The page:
Thirty-five years after the Indira-Abdullah Accord, Kashmir continues to bleed. Nothing has changed, except for a flyover from the secretariat entrance to the Budshah Bridge.
In 1975, the political leadership ended its wanderings in the `political wilderness.’ Infused with new life by the Accord, the leadership promised to strive for izzat aur aabru ka maqaam (a place of honour and dignity) for Kashmiris. The Sher-e-Kashmir had made his deputy, Mirza Muhammad Afzal Beg, fight for the right of self-determination for 22 years.
Although the Sheikh had stayed away from the Plebiscite Front, he used to issue statements from time to time to seek the enforcement of this right. The gullible Kashmiris supported him. They laid down their lives for it, but as soon as he assumed power, this time as the Chief Minister of the state, he forgot self-determination and framed the Public Safety Act (PSA) to `tame’ all those who continued to fight for self-determination.
But the Indira-Abdullah Accord failed to deliver. Within just 12 years, Kashmiris were up in arms against India, seeking their inalienable right to self-determination, a demand abandoned by the Sher-e-Kashmir himself.
The Lion of Kashmir’s cub, Dr Farooq Abdullah, believed in the totality of the state’s accession, his flirtation with the JKLF notwithstanding. Farooq never chanted the self-determination slogan to fool Kashmiris. On the contrary, he repeatedly urged New Delhi to take military action against Pakistan for abetting, instigating and encouraging terrorism in Jammu and Kashmir. But then came a time when the National Conference had to sit in the opposition. Some years ago, at a book release function in Jammu, Farooq expressed his anger over `atrocities inflicted by the army on innocent Kashmiris.’ He said: “We have been forced to rethink over accession.” But soon after the National Conference assumed power in 2008, accession became total and Kashmir an integral part of India once again. Angered by the agitation going on in the Valley then, Farooq told the media in Delhi: “kashmir ko goli maro (Let Kashmir go to hell).”
The third-generation Abdullah has broken all records. He has ventured into an area where even his grandfather feared to tread. Addressing the Assembly last October, he said that Kashmir was an international dispute. He rejected the totality of the state’s accession. “The accession is temporary and conditional.” His statement confused the gullible Kashmiris yet again. What had they achieved during the past 35 years?
Last year, Omar raised the AFSPA revocation issue yet again. Earlier he had said that the law would remain in force until needed. What had prompted him to raise the matter yet again? The issue of mass graves and the alleged custodial death of a National Conference worker had pushed Omar to the wall. To divert the attention of the people, he sprang the AFSPA surprise. This is exactly what he repeated in October last year. When accused of governance and trust deficit by New Delhi, he challenged the totality of the accession. He even said that Jammu and Kashmir was a disputed territory. The trick worked, and Omar survived. But this time, people know that Omar has the powers to revoke the AFSPA. If he is sincere in his campaign, he should exercise his powers.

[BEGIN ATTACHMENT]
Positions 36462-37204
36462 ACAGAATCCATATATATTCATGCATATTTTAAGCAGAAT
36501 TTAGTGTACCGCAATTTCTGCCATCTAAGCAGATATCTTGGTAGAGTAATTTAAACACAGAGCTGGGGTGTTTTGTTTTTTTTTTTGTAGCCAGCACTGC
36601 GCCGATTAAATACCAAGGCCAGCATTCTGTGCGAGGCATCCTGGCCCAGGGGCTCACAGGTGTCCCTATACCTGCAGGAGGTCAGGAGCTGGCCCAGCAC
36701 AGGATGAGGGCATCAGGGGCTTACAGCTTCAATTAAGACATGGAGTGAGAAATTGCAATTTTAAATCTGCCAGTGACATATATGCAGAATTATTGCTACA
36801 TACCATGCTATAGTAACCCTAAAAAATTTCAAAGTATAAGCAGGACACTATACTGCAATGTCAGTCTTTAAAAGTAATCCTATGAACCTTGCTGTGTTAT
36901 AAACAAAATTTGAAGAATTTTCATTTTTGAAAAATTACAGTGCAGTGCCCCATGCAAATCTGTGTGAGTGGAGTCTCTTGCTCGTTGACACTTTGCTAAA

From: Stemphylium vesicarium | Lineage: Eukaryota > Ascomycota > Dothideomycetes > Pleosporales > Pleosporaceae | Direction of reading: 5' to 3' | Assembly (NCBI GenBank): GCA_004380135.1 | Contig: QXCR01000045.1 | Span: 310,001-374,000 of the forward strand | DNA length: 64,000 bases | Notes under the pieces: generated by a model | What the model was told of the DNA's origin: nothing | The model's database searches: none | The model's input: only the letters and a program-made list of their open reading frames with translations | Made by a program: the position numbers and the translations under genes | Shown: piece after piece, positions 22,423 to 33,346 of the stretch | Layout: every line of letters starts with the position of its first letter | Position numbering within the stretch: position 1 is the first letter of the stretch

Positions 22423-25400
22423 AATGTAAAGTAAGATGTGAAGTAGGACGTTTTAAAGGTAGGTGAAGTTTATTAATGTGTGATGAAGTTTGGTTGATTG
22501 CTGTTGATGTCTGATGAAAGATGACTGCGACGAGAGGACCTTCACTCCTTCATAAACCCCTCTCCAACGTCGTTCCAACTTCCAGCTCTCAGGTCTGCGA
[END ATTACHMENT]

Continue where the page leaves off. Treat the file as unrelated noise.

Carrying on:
It seems that the National Conference has run out of issues. Addressing a function after launching the Wular Conservation Project last week, Omar asserted that people had the right to relish peace benefits. And peace, according to the NC president, would return after opening liquor shops and cinema halls in Kashmir.
Taking the PDP to task without naming it, Omar Abdullah said that the party was politicking on the issue of AFSPA, and speaking three different languages in Srinagar, Jammu and New Delhi. “When in the Valley, the party favours its revocation. When in Jammu, it keeps mum. And in New Delhi, it says that the AFSPA should be removed only after the Army permits to do so,” he said, adding that this political adventurism and double-speak was only aimed at vested interests to deceive people at all the three places.
Curiously, Omar also has issued different statements at different times. He has said that New Delhi was creating hurdles in its (the AFSPA’s) revocation. Then, he said that the CrPC could be amended to protect the interests of the army. “I’d lift it (AFSPA) tomorrow if I was reasonably confident it won’t be used to spread lies, rumours and fear as news,” he tweeted. This was the first time that Omar had admitted that he had the power to lift the law.
The wounded, bruised and mauled Kashmir stays where it was three decades ago. Yes, huge buildings have been erected, roads have been recently macadamized and bridges are being constructed, but uncertainty prevails in the onetime abode of saints.
The commoner has a question for the Abdullahs: When will the quest for izzat aur aabru ka maqaam end ?
Courtesy: Tue, 05 November 2013 (Kashmir Reader)